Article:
Language Outside: Puddle Jumping

Jan 16, 2016

We love to play outside every day, especially in the mornings. Exploring the garden and playground gives many wonderful opportunities for language learning, and it tires the kids out ready for naptime! Just now it’s WET, but that’s okay, because little ones love puddle jumping. Here are a few tips for some messy fun to get your toddler talking…

 

puddle_jumpingThe first thing if you’re going out to splash in the rain or in puddles, is to make sure everyone is dressed-up for it, so waterproof boots and trousers are a must. Once everyone’s bundled up, it’s time to find some puddles in a safe place and get jumping!

Young toddlers (first-words learners) get a motivating way to discover the words puddle, jump and splash. You could make a game of jumping in and out or up and down. You’ll probably get wet, dirty and muddy while you’re outside, and later you’ll have a chance to teach wash, clean and dry.

For toddlers with good language skills, puddle jumping is a perfect time to practice how to use when, e.g:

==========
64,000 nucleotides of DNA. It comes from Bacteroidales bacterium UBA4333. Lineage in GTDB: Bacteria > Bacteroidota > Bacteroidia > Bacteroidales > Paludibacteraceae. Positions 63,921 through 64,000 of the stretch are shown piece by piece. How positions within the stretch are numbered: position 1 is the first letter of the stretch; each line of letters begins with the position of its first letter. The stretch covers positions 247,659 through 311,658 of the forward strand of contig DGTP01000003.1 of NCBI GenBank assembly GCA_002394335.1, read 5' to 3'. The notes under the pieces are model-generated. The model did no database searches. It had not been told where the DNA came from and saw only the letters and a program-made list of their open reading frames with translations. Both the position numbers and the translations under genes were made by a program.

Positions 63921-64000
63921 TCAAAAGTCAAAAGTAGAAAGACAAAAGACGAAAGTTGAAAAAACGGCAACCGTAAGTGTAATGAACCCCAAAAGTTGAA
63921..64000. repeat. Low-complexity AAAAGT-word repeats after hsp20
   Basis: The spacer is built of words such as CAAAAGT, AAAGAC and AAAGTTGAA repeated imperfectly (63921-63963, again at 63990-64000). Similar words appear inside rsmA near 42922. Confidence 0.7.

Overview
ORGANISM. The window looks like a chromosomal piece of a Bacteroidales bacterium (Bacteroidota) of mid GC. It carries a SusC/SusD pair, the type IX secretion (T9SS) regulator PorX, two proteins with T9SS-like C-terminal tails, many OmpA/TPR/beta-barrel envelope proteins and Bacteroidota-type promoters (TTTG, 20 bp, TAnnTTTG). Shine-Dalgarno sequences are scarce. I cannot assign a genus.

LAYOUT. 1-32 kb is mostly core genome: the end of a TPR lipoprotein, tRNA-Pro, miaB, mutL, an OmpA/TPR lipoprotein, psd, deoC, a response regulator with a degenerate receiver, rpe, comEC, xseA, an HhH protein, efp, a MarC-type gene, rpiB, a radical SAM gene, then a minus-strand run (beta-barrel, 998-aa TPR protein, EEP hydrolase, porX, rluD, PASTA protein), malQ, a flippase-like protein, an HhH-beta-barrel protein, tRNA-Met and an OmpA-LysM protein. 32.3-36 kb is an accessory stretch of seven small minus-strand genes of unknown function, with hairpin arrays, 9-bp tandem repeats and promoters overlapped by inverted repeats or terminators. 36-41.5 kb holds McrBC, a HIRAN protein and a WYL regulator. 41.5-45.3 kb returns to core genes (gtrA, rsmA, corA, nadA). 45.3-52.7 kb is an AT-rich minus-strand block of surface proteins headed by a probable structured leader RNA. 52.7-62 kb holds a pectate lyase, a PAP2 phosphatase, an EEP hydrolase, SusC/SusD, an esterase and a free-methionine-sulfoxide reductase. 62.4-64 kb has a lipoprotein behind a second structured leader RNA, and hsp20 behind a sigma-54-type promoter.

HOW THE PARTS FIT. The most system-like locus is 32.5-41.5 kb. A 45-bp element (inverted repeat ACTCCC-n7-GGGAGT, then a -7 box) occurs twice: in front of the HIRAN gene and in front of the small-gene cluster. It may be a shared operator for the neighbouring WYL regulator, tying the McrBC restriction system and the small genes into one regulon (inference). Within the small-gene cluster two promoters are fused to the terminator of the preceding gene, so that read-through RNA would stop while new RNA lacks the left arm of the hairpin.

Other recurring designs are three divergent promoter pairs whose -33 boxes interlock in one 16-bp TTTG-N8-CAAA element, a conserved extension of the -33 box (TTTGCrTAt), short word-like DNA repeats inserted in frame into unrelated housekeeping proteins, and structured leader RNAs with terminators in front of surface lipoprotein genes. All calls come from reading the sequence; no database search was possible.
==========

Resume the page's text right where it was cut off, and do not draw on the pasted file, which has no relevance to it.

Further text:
• When it rains, we get puddles.
  • When you’re wearing your boots, you can jump in the puddles.
  • When you jump in puddles, your boots get wet.
  • When our boots are muddy, we take them off outside the door!

These sentences may look simple, but they are giving your little one a chance to develop some sophisticated concepts about cause and effect, time, and sequencing. You could try rephrasing the sentences as questions: When can you jump in puddles? When you’re wearing your boots! (Remember that children don’t usually ask when-questions themselves until they’re three or four.)

A fun event like puddle jumping is an excellent experience to use later for simple storytelling. We usually talk about what happened in the morning as we eat lunch, and then again in the evening when my husband comes home. I prompt the kids to talk about what happened, then rephrase in a fuller, correct form: ‘Yes, we put on our boots and went outside, then we jumped in the puddles. You got very muddy…’ This kind of talk reinforces any new words the little one may have learned, and helps my older son practice using the past tense and telling stories. And that’s how puddle jumping is super-educational! Enjoy!

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